On Sunday we spent some time in the Valley before heading our separate ways.  We started in The Fen next to Happy Isles.  This swampy area is always one of the most birdy spots in the valley, and it did not disappoint.  We had great looks at Yellow Warblers, Western Tanagers, Black-headed Grosbeaks and many others.  Birds were in full song and really putting on a show... and mostly moving too fast for me to digiscope.

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This Steller's Jay stands out even when it's trying to fade away.  The littler birds were relentless in their harrassment of the jays.

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A pair of mallards move down the tiny creek that slinks through the Fen.

Sierra Crane Orchid was a beautiful sighting in the Fen.


After a walk along the river on the Valley Loop trail, we started the drive home and headed out 120.  It was the first time either of us had been that way since last fall's huge Rim Fire, which burned 257,000 acres in Yosemite, Stanislaus National Forest and surrounding areas.  Even having seen the aftermath of other fires (like the Big Meadow Fire of 2009), this was stunning.  We'd had glimpses of the fire zone along Tioga Pass Road in previous days, but nothing like the views on the way out of the park heading toward Groveland.  The bad news for birds (and birders) is that dozens of known Great Grey Owl territories were destroyed by the fire.

DSCN0214The logging has begun – piles of logs and slash along Evergreen Road.



We took a side trip down Evergreen Road (the road to Hetch Hetchy), which we'd visited several times before.  It was at the heart of the fire, national forest land that had burned heavily during the first weeks of the blaze.  All along the road, salvage logging operations are underway and most of the trees still standing are marked for cutting.  Within the park, the only trees being cut a few that would be dangerous to park visitors, but in the national forest huge areas are due to be cut.  Unfortunately, this means that the damaged soils in these areas will take a lot longer to regenerate because the organic material from burned trees is being removed.  The area to be logged over the next year is over 30,000 acres.  The forest service is trying to move this through quickly and is ending the comment period today – June 15.  If you have a moment to write and ask that the logging be slowed, you can comment here: – and use a subject line of “Rim Recovery”.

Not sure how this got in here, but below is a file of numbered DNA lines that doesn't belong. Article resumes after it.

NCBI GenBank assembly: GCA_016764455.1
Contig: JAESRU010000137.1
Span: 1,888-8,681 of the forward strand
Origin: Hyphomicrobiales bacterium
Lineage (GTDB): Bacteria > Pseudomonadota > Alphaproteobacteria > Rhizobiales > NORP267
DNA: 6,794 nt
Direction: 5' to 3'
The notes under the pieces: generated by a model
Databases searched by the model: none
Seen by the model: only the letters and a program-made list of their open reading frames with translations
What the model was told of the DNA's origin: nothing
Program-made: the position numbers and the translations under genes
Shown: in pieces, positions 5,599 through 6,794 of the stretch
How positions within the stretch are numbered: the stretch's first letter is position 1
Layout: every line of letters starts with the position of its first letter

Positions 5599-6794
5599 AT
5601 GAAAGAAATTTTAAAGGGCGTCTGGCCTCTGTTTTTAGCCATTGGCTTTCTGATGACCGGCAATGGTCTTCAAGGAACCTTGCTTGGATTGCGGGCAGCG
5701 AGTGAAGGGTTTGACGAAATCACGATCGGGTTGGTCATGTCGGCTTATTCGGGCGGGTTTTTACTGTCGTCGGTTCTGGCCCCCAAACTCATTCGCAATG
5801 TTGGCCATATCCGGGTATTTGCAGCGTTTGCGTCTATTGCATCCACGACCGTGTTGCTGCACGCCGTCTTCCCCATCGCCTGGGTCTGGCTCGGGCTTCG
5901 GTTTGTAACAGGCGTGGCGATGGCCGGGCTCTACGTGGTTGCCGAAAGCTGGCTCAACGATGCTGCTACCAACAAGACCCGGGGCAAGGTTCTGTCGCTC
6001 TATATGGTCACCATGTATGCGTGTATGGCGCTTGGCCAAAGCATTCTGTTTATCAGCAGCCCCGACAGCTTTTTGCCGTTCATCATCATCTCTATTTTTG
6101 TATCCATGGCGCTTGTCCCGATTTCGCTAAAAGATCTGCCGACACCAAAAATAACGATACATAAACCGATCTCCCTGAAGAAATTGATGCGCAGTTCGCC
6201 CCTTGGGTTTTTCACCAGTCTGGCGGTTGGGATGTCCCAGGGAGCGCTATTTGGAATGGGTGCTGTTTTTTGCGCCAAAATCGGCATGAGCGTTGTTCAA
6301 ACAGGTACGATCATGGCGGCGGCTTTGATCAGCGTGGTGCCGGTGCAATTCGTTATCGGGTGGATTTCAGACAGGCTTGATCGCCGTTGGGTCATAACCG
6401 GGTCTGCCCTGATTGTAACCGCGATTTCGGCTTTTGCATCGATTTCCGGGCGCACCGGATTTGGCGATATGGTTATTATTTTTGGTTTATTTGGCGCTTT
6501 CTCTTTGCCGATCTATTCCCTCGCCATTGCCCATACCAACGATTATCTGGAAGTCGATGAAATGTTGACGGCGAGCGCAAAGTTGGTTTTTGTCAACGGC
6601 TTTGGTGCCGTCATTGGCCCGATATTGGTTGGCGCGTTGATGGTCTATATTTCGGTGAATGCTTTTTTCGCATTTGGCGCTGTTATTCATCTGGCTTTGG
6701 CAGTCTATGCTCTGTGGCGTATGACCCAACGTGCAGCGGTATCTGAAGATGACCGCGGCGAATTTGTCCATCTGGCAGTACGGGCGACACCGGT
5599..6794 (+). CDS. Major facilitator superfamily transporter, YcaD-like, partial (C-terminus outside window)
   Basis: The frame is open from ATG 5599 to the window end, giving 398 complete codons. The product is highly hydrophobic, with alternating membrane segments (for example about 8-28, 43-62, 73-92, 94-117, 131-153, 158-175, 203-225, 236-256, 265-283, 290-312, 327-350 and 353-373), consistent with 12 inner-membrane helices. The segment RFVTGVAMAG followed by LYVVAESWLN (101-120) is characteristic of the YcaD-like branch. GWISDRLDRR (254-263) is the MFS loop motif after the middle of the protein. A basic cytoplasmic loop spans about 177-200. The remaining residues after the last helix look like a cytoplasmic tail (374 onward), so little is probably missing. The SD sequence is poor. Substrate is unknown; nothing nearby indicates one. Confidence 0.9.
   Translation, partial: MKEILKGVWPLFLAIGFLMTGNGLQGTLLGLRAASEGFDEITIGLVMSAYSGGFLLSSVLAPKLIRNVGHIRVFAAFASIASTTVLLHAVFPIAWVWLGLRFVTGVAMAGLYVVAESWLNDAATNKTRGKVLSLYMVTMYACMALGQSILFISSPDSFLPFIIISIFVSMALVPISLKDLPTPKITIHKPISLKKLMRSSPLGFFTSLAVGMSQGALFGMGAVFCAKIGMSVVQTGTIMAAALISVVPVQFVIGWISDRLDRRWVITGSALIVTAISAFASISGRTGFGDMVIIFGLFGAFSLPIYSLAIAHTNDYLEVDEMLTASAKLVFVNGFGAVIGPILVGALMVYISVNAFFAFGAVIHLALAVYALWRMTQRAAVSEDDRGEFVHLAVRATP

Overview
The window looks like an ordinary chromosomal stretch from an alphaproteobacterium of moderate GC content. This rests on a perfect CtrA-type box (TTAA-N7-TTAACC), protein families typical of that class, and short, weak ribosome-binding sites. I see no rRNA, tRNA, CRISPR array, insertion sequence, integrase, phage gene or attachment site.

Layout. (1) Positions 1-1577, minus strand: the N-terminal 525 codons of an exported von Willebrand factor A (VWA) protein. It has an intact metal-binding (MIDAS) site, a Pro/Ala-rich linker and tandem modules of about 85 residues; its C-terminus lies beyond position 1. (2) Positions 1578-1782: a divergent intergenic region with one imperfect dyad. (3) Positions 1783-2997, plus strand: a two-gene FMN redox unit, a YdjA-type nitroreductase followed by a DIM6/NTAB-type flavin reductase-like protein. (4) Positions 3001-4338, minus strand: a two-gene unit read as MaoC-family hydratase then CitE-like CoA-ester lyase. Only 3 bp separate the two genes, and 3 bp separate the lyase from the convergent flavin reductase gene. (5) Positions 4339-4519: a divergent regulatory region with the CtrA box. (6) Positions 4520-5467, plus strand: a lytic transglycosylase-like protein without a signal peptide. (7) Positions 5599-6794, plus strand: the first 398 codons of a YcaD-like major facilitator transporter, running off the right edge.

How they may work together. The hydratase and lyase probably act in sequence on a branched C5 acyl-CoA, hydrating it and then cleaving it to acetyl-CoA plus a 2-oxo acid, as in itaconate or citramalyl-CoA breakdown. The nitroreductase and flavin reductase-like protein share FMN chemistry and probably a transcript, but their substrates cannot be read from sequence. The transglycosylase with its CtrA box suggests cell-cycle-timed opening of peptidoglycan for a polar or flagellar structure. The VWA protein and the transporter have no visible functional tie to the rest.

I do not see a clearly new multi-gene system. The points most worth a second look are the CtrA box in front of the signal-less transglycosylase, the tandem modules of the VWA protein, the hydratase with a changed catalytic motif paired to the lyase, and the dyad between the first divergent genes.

More piles of timber.

This is the view from Rim of the World, for which the fire was named.  Last year I was driving past the day it was getting started and saw it as a plume of smoke, nothing more.  Click on the photo and open the largest version to get an idea of just extensive this fire was...

The forest has suffered, but it's not dead.  Below the charred trunks, wildflowers are busting out everywhere, even with our scant winter rains.  This area will come back, as long as we let it do so.


Originally posted to lineatus on Sun Jun 15, 2014 at 06:00 AM PDT.

Also republished by Birds and Birdwatching.